Only when the water condenses does it become visible, and when enough droplets condense, they form a cloud. Clouds can grow to vast proportions if enough air is heated. A thunderhead can tower up to 12 kilometers high, and half a million tons of water can be released in a single downpour. Clouds stay aloft because the droplets are so tiny that they remain suspended on air currents. Each mist particle is minuscule – only one millionth the mass of a final raindrop. They do not have any appreciable fall velocity and most of them continue to float with the surrounding air. Sometimes the larger particles drop out of the cloud, only to evaporate and be swept up again. At other times they leave the sides of the cloud to be replaced by water vapor from below, which condenses as tiny droplets. So there is no perceptible change in the cloud’s shape as well as size. The mass of water the cloud holds also remains more or less the same.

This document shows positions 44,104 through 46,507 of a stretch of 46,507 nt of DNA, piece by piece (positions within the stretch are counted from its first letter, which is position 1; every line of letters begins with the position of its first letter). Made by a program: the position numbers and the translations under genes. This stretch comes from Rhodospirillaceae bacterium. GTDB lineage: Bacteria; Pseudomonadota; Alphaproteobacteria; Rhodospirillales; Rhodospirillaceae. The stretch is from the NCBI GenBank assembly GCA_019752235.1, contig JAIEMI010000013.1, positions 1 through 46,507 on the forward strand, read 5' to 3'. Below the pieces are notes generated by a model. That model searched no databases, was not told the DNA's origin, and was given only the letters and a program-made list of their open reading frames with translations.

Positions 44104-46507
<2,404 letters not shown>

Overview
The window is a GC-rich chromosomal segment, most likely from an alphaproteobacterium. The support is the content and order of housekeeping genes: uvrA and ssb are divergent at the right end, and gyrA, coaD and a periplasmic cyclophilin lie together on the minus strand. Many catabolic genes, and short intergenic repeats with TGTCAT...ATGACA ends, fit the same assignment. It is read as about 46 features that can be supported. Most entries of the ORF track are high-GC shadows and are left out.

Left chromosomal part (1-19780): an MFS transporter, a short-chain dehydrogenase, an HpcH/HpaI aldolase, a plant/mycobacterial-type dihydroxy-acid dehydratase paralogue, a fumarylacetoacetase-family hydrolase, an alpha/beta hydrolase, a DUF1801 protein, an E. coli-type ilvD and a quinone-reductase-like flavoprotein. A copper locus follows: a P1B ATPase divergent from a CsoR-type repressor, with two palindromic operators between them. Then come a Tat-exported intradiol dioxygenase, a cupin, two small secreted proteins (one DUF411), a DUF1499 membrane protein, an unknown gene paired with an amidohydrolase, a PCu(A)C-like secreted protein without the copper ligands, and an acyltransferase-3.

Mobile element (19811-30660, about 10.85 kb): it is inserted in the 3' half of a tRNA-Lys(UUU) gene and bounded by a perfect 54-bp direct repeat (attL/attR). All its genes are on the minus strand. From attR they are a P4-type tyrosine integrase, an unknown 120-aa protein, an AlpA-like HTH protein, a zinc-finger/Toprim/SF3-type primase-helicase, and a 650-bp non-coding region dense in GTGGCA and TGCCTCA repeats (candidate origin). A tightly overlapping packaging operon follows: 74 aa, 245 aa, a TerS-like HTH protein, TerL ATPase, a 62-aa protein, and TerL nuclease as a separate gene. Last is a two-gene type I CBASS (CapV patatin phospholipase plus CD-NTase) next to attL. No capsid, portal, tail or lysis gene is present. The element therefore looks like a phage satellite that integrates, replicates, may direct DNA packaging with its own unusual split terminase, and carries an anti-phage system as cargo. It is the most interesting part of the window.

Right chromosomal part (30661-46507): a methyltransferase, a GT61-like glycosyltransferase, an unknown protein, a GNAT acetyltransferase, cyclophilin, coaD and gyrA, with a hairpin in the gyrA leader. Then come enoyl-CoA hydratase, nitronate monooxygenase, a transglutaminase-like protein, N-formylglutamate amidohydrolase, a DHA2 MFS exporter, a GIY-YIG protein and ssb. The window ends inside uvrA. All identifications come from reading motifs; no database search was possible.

What makes this great mass float in the air is its relative lightness compared to the mass of air in which it resides. Take an example of a small cloud at an altitude of some 3,000 meters. Assume that it occupies a volume of 1 cubic kilometer and there is a 1 gram droplet per cubic meter. The total mass of these water particles would be about 1,000 tons, whereas the mass of the air in that same cubic kilometer would not be less than 1,00,000 tons. The heavier air keeps the cloud buoyant.